|Publication number||US5773020 A|
|Application number||US 08/959,739|
|Publication date||Jun 30, 1998|
|Filing date||Oct 28, 1997|
|Priority date||Apr 25, 1990|
|Also published as||US5242391, US5474535, US6093181, US6113939|
|Publication number||08959739, 959739, US 5773020 A, US 5773020A, US-A-5773020, US5773020 A, US5773020A|
|Inventors||Virgil A. Place, Robert M. Gale, Randall G. Berggren|
|Original Assignee||Vivus, Inc.|
|Export Citation||BiBTeX, EndNote, RefMan|
|Patent Citations (51), Non-Patent Citations (124), Referenced by (68), Classifications (14), Legal Events (5)|
|External Links: USPTO, USPTO Assignment, Espacenet|
This is a continuation of application Ser. No. 08/486,727, filed 7 Jun. 1995, now abandoned, which is a division of application Ser. No. 08/093,545 filed 19 Jul. 1993, now U.S. Pat. No. 5,474,535, which is a division of application Ser. No. 07/787,306, filed 30 Oct. 1991, now U.S. Pat. No. 5,242,391, which is a continuation-in-part of application Ser. No. PCT/US91/02758, filed 22 Apr. 1991, which is a continuation-in-part of application Ser. No. 07/514,397, filed 25 Apr. 1990 now abandoned.
This invention relates to the treatment of erectile disfunction more particularly to the treatment of impotence, priapism and Peyronie's syndrome.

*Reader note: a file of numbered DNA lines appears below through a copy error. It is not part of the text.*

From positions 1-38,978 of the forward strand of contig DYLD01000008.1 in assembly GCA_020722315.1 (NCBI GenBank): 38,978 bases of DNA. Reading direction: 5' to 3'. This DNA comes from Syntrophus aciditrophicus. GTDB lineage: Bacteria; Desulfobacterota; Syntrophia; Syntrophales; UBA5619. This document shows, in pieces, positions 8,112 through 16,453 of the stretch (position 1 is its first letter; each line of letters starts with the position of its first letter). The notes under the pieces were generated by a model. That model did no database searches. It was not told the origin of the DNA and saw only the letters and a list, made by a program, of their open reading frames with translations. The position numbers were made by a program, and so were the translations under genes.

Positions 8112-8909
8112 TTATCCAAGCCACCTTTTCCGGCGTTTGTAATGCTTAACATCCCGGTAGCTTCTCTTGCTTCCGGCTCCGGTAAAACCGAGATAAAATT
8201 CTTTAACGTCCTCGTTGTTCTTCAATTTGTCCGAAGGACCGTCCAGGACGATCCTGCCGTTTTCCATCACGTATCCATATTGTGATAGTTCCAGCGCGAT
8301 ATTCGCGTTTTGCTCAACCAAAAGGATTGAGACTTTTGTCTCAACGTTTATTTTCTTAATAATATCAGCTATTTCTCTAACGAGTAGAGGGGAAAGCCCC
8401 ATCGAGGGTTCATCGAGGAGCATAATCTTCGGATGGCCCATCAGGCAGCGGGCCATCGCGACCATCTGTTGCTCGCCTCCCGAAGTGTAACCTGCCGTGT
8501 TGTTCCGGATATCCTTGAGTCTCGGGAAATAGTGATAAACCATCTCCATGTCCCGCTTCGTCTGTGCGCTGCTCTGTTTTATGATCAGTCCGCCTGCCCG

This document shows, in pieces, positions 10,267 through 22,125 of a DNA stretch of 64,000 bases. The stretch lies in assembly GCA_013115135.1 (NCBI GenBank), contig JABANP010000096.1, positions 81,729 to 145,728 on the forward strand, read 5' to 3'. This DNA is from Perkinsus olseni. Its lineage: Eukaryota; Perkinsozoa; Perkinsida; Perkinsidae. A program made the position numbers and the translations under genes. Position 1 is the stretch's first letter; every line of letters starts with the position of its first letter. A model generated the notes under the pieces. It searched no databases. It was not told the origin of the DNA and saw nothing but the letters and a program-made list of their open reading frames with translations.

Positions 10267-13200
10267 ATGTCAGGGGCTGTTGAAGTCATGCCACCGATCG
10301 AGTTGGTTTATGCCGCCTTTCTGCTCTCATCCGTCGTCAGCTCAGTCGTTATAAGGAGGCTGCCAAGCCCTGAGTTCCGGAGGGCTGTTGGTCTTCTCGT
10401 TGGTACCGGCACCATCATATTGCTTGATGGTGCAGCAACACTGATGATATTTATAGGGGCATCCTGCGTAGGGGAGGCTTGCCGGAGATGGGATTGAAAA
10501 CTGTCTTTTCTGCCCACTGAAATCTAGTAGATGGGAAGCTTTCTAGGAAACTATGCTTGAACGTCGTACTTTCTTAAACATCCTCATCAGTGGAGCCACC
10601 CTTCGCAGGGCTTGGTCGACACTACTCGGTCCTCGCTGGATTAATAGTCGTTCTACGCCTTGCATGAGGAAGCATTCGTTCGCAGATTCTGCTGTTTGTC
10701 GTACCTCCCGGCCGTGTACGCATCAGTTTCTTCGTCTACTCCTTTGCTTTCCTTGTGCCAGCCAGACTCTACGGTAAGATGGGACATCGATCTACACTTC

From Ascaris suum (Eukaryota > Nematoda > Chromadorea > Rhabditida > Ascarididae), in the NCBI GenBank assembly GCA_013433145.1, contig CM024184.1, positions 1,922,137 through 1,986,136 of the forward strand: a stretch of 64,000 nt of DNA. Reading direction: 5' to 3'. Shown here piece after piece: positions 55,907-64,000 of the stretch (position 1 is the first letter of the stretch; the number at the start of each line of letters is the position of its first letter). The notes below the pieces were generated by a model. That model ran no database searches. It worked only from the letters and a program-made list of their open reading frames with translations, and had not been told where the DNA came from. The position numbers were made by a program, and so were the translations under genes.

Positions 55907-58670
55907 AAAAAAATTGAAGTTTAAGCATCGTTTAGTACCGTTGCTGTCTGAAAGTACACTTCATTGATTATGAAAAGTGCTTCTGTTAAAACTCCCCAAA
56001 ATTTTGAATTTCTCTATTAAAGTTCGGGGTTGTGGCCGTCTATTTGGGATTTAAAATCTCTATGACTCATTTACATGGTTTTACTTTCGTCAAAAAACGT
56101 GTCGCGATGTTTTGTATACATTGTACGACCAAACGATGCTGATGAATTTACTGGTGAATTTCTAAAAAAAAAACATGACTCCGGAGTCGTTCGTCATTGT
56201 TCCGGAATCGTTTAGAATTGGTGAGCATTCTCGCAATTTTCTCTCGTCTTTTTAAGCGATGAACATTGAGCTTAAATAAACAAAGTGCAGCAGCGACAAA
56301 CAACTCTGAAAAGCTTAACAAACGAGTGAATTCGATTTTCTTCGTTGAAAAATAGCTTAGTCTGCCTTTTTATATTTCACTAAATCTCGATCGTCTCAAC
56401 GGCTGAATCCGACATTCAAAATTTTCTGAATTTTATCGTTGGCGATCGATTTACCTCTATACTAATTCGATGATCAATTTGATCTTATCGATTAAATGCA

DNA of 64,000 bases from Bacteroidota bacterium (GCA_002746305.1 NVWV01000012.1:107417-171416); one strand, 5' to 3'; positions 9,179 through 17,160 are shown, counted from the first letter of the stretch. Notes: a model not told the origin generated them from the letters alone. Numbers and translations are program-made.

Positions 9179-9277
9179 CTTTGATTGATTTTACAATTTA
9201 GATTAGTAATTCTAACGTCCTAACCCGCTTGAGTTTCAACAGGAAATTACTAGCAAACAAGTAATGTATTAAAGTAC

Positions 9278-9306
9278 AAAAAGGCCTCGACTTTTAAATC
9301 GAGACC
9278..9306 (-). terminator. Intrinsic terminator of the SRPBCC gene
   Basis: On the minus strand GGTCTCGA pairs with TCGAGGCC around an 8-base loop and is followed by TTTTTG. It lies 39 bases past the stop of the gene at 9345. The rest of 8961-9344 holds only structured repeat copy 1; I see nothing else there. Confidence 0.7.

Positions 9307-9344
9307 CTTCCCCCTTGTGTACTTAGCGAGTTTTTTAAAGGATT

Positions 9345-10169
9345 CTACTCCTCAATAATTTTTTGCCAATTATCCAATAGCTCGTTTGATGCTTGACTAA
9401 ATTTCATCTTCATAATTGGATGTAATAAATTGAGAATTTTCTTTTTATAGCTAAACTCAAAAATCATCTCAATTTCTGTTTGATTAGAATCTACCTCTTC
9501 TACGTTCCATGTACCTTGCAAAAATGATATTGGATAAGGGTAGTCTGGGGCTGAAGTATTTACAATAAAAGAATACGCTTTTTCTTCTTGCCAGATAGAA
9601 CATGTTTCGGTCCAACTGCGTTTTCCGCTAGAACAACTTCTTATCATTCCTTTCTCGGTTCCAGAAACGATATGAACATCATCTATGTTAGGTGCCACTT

As used herein, the term "erectile dysfunction" refers to certain disorders of the cavernous tissue of the penis and the associated facia which produce impotence, the inability to attain a sexually functional erection; priapism, the persistent and often painful erection of the penis; and Peyronie's syndrome, a condition characterized by fibrosis of the cavernous tissue and associated painful and distorted erection of the penis. Erectile dysfunctions, particularly impotence, affect a substantial number of patients. For example, impotence is estimated to affect approximately 10 million American men and can result from any of numerous physiological or psychological factors which cause the blood flow to and from the penis to remain in balance thereby preventing retention of sufficient blood to cause rigid dilation of the corpus cavernosa and spongiosa. As used herein, the term "impotence" is used in its broadest sense as the inability to attain a sexually functional erection when desired.
Treatments for impotence include psychosexual therapy, hormonal therapy, administration of vasodilators such as nitroglycerin and α-adrenergic blocking agents (hereafter "α-blockers"), vascular surgery, implanted penile prostheses, vacuum devices and external aids such as penile splints to support the penis or penile constricting rings to alter the flow of blood through the penis. See Robert J. Krause, et al., Impotence, N. Eng. J. Med. Vol. 321, No. 24, Dec. 14, 1989 for a general discussion of the current state of the art.